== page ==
European Press Review: A Vote of No Confidence | Europe| News and current affairs from around the continent | DW | 15.06.2004
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European Press Review: A Vote of No Confidence

Editorials across the continent again focused on the fallout of Sunday's European Parliament ballot.

The Dutch paper de Volkskrant said it was time to look at what the election results are really saying: It claimed that despite its good intentions, the parliament has not fooled voters into believing it is a center of power. This realization has nothing to do with growing Euroskepticism but with accepting EU reality, it said. The paper added that better co-operation between the different EU institutions is essential.

On the other hand Germany’s Leipziger Volkszeitung said voters don't know enough about the parliament, the institutions and the people who work there. It wrote that the results highlight the EU's evident lack of the human touch.

That opinion was echoed by Denmark’s Berlingske Tidende, which said the EU is widely viewed as bureaucratic and redundant. The low voter turnout served to indicate that Europeans didn't feel it was important. The paper warned EU countries to take this message seriously. It was also critical of the fact that only a handful of countries are planning to hold a referendum on the draft EU constitution. The people should decide, it wrote.

The Financial Times in London also looked ahead to the EU summit, which is where the immediate impact of the elections will be felt. Now countries like the United Kingdom and Poland can be expected to defend their position with renewed vigour. The daily paper found it disheartening that voter turnout was so low, yet added that the solution is not to give members of the European parliament more powers, but to ensure that their existing powers are more clearly defined.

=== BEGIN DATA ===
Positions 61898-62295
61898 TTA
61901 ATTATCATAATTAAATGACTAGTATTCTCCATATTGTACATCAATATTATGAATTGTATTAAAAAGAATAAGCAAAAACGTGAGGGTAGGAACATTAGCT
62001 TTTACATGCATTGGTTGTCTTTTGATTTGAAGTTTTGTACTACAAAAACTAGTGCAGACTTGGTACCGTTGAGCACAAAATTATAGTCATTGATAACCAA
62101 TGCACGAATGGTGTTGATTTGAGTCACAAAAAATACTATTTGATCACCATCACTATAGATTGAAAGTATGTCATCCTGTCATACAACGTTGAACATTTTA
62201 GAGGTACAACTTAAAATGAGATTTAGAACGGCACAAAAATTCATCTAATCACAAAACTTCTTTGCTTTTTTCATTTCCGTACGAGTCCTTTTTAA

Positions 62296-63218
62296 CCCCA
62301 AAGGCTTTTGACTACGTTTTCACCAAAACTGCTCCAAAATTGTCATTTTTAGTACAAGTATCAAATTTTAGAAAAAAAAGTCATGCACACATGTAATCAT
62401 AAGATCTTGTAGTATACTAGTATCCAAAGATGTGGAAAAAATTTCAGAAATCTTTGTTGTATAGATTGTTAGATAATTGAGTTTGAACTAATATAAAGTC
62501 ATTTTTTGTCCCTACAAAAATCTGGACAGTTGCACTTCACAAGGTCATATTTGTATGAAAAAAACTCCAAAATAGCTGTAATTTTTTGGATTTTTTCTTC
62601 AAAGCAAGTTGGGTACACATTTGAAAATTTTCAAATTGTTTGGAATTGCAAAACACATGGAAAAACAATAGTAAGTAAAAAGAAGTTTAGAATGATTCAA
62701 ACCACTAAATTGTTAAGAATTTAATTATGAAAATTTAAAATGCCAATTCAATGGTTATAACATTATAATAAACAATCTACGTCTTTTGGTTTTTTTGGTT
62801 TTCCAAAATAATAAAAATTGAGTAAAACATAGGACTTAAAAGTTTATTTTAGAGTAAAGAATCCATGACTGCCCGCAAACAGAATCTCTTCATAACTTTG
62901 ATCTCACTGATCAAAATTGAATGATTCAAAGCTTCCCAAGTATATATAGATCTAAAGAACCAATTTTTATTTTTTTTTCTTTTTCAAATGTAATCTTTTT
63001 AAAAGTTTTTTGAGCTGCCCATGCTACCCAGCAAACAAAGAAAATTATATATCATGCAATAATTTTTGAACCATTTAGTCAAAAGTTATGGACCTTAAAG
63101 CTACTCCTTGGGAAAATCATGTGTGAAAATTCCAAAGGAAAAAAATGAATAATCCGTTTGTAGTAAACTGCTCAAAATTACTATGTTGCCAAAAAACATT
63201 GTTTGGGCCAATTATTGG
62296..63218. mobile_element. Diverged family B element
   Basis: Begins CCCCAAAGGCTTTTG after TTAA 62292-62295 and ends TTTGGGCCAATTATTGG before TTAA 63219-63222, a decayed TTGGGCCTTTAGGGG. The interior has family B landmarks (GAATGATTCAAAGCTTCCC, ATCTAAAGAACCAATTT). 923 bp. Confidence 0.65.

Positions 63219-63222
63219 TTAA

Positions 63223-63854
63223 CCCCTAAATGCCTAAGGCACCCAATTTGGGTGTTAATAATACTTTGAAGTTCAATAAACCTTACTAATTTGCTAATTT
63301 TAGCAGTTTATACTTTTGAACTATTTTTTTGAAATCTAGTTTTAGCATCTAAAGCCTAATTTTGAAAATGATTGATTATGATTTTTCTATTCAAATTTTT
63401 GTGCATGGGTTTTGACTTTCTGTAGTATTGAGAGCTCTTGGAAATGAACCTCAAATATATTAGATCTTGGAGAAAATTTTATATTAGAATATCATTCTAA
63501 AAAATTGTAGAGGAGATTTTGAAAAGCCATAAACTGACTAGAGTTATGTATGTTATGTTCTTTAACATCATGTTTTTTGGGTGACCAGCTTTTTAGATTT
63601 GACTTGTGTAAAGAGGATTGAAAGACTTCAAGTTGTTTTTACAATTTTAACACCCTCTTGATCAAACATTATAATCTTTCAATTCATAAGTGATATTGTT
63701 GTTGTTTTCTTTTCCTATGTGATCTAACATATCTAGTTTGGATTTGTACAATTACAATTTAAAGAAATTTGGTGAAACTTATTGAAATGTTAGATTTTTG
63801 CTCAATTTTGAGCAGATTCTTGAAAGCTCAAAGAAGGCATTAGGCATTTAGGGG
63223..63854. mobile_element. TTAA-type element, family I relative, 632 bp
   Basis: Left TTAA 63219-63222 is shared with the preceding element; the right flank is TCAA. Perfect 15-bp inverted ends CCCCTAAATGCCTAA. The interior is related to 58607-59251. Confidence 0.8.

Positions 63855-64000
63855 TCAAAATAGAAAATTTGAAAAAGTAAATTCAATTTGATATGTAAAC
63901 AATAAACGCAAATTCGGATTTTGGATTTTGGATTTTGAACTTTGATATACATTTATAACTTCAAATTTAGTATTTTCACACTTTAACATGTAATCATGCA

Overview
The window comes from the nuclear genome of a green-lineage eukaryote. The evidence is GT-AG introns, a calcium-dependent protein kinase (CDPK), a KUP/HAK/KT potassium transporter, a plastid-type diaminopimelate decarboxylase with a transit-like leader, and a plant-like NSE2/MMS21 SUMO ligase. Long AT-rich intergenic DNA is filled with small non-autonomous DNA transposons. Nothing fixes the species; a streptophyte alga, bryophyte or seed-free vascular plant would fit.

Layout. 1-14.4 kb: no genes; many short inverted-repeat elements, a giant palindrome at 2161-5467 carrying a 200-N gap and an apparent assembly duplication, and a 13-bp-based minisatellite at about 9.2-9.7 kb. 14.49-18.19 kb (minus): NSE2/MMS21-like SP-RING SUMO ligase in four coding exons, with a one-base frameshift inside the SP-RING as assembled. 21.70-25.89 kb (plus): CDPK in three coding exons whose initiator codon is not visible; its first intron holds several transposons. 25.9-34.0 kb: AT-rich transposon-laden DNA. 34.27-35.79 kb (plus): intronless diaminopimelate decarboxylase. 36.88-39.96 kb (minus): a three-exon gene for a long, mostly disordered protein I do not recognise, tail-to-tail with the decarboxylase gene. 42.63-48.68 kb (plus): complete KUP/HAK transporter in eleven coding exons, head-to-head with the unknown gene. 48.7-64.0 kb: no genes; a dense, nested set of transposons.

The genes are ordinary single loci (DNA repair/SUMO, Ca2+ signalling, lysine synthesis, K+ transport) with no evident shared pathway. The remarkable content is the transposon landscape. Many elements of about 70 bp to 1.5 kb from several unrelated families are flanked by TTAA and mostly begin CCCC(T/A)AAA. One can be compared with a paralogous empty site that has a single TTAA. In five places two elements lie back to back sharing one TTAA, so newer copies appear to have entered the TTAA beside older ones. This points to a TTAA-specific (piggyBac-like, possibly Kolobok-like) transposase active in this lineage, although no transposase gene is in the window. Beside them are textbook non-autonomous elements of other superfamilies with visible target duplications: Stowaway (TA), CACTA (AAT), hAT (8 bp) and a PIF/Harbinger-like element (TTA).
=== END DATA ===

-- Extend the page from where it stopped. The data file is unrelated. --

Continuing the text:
Czech paper Lidove Noviny stated the ballot results are related to the speed of Europe’s integration, which it claimed has created a psychological barrier for citizens. The paper said people are now more concerned about their own countries than anything else, adding that it is not enough just to point out all the benefits of membership.

Europeans have registered a massive vote of no confidence in governments they elected, observed Britain’s Independent newspaper. In one way this is an entirely acceptable use of the ballot box, yet in another the results demonstrate just how remote the European project remains to most voters. Not all voters cared enough to register a protest, and those who did generally expressed it negatively.